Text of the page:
When engineering operations and IT work collaboratively on information systems, organizational harmony can happen

Sometimes the relationship between information technology and engineering is like oil and water. Each side might bring its own agenda to a project, oblivious to the needs and concerns of the other. Automation projects, which should make life easier for both, end up satisfying neither.

The days of turf wars are drawing to an end, however. An armistice has been declared, and it’s signed by advocates of supply chain integration. Food and beverage processors need to get closer to their customers and suppliers, and those relationships hinge on accurate data derived from the production floors. If businesses expect to have collaborative relationships with their customers, they first must have collaborative relationships within their own organizations, beginning with IT and engineering/operations.

“Food plants need to comply to the supply-chain demands being put on organizations so that they can deliver product to customers on time and get back detailed information to plan production as efficiently as possible,” notes Henrik Bilgren, vice president and cofounder of Intentia Americas, the Schaumburg, Ill.-based arm of a Swedish provider of enterprise resource planning software. “Manufacturers need supply-chain visibility if they are to survive.”

The attention and energy directed toward improved supply chain collaboration with customers and more accurate key performance indicators (KPIs) for management is wasted if plant operations can’t accurately and efficiently collect the data that underpins it. Kerrygold, a UK dairy ingredient supplier that implemented Intentia’s Movex collaborative enterprise suite, did so to ease pressures its retail customers faced in a changing market. To deliver on its promise, the system relied on the data moving up from the plant floor. “The system is only as good as the information that goes into it,” notes Carl Ravenhall, Kerrygold’s operations director. “So we ran a major education program to stress the need for accurate data entry at every stage.”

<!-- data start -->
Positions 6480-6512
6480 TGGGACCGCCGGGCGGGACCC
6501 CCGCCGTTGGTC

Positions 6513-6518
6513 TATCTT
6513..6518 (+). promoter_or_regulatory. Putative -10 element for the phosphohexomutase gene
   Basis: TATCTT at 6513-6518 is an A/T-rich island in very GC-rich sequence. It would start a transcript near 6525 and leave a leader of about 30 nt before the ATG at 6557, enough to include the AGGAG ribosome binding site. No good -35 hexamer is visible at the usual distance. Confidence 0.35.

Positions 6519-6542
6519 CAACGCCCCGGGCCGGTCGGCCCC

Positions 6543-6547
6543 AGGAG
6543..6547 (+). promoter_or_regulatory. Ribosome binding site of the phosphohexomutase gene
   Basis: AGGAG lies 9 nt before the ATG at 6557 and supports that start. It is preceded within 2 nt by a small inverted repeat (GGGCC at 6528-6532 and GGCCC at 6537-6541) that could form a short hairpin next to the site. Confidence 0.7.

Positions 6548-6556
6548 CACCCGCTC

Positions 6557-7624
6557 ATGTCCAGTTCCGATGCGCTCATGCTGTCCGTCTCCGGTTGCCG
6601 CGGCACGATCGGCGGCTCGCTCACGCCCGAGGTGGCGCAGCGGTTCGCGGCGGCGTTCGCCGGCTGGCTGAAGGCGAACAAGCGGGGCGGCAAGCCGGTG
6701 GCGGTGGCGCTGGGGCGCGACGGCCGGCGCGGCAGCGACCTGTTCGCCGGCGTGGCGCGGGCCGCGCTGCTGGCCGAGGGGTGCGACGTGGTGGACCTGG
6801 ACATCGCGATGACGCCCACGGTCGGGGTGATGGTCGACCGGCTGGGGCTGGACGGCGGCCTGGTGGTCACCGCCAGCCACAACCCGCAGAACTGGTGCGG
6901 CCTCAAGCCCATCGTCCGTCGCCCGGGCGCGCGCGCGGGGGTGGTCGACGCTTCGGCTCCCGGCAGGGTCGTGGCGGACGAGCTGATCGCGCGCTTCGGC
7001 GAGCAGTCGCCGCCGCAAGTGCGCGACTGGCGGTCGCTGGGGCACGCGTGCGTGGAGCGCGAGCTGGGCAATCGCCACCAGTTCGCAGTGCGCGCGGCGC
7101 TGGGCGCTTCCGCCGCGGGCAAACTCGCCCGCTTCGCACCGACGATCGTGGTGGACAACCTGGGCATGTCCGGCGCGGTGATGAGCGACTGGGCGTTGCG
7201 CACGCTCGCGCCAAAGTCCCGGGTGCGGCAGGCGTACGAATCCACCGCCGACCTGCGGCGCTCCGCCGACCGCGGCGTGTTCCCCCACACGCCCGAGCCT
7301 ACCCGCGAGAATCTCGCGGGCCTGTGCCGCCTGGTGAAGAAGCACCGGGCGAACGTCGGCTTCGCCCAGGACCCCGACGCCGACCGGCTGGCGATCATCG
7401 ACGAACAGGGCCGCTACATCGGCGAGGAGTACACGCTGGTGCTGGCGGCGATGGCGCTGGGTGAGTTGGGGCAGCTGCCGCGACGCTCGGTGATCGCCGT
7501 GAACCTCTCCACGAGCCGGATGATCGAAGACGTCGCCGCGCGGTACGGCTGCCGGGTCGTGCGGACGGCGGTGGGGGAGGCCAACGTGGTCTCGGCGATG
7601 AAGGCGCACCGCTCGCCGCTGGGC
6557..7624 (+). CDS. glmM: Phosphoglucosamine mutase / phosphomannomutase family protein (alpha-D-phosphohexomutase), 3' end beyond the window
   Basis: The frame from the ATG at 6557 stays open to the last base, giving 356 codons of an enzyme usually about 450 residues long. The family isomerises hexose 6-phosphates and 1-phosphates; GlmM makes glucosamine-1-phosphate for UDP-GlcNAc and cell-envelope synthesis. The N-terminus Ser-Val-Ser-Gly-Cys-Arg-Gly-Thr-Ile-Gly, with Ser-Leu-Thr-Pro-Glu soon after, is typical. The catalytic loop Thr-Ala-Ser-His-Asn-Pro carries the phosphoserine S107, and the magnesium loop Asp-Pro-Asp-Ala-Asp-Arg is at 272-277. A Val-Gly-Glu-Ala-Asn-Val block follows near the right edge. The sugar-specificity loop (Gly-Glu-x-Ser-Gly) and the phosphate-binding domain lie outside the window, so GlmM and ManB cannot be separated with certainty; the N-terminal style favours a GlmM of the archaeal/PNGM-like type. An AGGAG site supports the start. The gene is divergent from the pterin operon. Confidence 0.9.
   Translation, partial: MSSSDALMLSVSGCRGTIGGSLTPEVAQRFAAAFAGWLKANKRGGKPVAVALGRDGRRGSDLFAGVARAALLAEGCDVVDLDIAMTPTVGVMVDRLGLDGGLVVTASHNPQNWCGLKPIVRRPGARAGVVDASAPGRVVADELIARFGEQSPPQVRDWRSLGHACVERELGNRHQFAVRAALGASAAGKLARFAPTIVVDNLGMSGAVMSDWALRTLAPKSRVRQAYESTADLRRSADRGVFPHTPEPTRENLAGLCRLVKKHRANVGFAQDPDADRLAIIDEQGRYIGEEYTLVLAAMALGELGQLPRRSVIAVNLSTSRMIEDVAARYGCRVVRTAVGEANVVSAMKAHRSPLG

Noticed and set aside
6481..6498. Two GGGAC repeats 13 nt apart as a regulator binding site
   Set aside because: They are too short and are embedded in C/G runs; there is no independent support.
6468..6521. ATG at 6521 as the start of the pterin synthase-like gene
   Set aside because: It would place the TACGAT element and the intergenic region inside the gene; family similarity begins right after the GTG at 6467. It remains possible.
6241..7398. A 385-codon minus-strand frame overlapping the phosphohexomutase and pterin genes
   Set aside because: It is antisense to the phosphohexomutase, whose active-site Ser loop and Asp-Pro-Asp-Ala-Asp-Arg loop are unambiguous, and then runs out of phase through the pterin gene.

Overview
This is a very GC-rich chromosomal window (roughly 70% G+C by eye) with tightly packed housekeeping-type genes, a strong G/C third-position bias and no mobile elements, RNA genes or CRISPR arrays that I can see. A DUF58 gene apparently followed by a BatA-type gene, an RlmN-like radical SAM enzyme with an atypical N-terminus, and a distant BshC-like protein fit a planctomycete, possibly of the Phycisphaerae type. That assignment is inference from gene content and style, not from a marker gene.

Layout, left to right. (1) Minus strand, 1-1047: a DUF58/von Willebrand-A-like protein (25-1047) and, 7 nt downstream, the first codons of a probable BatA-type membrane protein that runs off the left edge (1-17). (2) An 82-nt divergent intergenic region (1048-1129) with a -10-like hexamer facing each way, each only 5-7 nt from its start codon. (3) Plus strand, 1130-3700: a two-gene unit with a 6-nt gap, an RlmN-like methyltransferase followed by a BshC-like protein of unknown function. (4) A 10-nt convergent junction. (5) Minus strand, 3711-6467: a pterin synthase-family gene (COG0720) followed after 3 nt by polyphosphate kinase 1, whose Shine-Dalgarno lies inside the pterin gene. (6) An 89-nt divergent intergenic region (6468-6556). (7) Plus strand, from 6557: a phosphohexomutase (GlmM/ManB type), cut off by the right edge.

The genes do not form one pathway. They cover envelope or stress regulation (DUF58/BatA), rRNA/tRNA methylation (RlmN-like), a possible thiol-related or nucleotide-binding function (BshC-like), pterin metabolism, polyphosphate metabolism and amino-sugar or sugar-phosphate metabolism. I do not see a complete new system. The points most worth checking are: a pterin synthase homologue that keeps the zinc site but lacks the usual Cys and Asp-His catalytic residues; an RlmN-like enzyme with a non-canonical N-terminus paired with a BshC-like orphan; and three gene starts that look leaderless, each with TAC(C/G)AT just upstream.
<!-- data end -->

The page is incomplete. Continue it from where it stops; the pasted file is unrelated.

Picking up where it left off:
In essence, the operations side is being told to kiss and make up with IT. Absent the cultural change this might entail, the survival of the organization is in doubt, some suggest. Business as usual is not an option.

“If you’re going to have a successful collaboration, you need good leadership that is secure in its position and is interested in getting the job done instead of fiefdom building,” says Jeff Cawley, vice president of Northwest Analytical Inc. (NWA) in Portland, Ore. “The group dynamic is very important, and a lot of that depends on how management rewards people and whether there is a vision of where the company wants to go and the time it takes to get there. Do you have an environment that rewards collaboration or promotes competition for resources?”